'A maximum drawdown is the maximum loss from a peak to a trough of a portfolio, before a new peak is attained. Maximum Drawdown is an indicator of downside risk over a specified time period. It can be used both as a stand-alone measure or as an input into other metrics such as 'Return over Maximum Drawdown' and the Calmar Ratio. Maximum Drawdown is expressed in percentage terms.'

Applying this definition to our asset in some examples:
  • The maximum reduction from previous high over 5 years of Conservative Risk Portfolio is -5.9 days, which is higher, thus better compared to the benchmark SPY (-19.3 days) in the same period.
  • Compared with SPY (-19.3 days) in the period of the last 3 years, the maximum reduction from previous high of -4.9 days is larger, thus better.

MaxDuration:

'The Maximum Drawdown Duration is an extension of the Maximum Drawdown. However, this metric does not explain the drawdown in dollars or percentages, rather in days, weeks, or months. It is the length of time the account was in the Max Drawdown. A Max Drawdown measures a retrenchment from when an equity curve reaches a new high. It’s the maximum an account lost during that retrenchment. This method is applied because a valley can’t be measured until a new high occurs. Once the new high is reached, the percentage change from the old high to the bottom of the largest trough is recorded.'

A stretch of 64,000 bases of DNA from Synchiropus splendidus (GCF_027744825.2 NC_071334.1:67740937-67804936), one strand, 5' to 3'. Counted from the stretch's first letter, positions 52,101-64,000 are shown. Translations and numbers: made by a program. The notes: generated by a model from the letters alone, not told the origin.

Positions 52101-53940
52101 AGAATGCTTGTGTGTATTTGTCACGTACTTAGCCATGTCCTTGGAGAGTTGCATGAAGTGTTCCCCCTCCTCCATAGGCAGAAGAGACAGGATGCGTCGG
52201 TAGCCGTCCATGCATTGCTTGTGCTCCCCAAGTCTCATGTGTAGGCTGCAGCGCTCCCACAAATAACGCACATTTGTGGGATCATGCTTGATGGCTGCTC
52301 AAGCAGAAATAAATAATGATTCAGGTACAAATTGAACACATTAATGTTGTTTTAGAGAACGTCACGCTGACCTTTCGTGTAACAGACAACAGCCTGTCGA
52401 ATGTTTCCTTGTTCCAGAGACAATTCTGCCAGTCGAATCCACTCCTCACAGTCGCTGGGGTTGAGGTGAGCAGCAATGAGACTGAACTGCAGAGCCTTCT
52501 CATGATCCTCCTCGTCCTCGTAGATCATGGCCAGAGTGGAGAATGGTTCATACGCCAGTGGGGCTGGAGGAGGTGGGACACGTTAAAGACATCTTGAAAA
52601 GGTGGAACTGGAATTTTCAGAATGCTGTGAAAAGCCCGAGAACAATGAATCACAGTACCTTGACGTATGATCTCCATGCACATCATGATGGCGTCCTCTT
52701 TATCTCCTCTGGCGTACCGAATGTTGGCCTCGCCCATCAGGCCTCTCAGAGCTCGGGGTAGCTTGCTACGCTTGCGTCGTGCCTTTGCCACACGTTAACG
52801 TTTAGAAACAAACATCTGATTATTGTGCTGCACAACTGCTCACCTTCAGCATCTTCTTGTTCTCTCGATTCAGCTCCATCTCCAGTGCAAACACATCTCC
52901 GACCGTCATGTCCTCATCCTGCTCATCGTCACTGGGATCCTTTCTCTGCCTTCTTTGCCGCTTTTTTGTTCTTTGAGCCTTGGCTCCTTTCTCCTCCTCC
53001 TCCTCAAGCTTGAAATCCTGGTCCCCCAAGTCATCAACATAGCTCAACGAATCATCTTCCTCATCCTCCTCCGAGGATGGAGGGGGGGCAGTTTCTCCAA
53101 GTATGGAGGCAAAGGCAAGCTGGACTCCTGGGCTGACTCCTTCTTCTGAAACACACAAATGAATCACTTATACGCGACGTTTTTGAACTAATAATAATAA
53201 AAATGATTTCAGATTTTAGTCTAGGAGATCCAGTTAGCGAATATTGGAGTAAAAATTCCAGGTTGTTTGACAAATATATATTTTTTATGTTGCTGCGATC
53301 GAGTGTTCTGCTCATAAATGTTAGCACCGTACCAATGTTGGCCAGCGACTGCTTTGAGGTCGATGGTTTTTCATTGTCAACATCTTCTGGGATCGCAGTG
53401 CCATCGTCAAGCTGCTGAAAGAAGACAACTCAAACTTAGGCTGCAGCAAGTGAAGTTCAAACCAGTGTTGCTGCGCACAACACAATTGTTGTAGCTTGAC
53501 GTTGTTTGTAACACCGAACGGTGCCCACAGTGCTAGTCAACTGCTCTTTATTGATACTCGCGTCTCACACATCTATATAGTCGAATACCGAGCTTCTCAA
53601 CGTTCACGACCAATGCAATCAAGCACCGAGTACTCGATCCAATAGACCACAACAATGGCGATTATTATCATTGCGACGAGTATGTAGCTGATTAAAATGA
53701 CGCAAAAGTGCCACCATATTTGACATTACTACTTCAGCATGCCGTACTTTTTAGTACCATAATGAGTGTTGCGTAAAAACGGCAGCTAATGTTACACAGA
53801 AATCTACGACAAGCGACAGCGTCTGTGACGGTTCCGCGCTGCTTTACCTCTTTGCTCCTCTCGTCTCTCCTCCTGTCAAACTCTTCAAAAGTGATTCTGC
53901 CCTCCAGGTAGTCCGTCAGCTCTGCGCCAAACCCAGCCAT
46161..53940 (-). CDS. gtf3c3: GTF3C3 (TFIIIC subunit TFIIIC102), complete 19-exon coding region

Which means for our asset as example:
  • Compared with the benchmark SPY (187 days) in the period of the last 5 years, the maximum days below previous high of 156 days of Conservative Risk Portfolio is lower, thus better.
  • Compared with SPY (139 days) in the period of the last 3 years, the maximum days under water of 156 days is higher, thus worse.

AveDuration:

'The Drawdown Duration is the length of any peak to peak period, or the time between new equity highs. The Avg Drawdown Duration is the average amount of time an investment has seen between peaks (equity highs), or in other terms the average of time under water of all drawdowns. So in contrast to the Maximum duration it does not measure only one drawdown event but calculates the average of all.'

Which means for our asset as example:
  • Looking at the average days below previous high of 29 days in the last 5 years of Conservative Risk Portfolio, we see it is relatively lower, thus better in comparison to the benchmark SPY (42 days)
  • Compared with SPY (36 days) in the period of the last 3 years, the average days below previous high of 35 days is lower, thus better.

Performance of Conservative Risk Portfolio (YTD)

Historical returns have been extended using synthetic data.

Allocations of Conservative Risk Portfolio
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Allocations

Returns of Conservative Risk Portfolio (%)

  • Note that yearly returns do not equal the sum of monthly returns due to compounding.
  • Performance results of Conservative Risk Portfolio are hypothetical, do not account for slippage, fees or taxes, and are based on backtesting, which has many inherent limitations, some of which are described in our Terms of Use.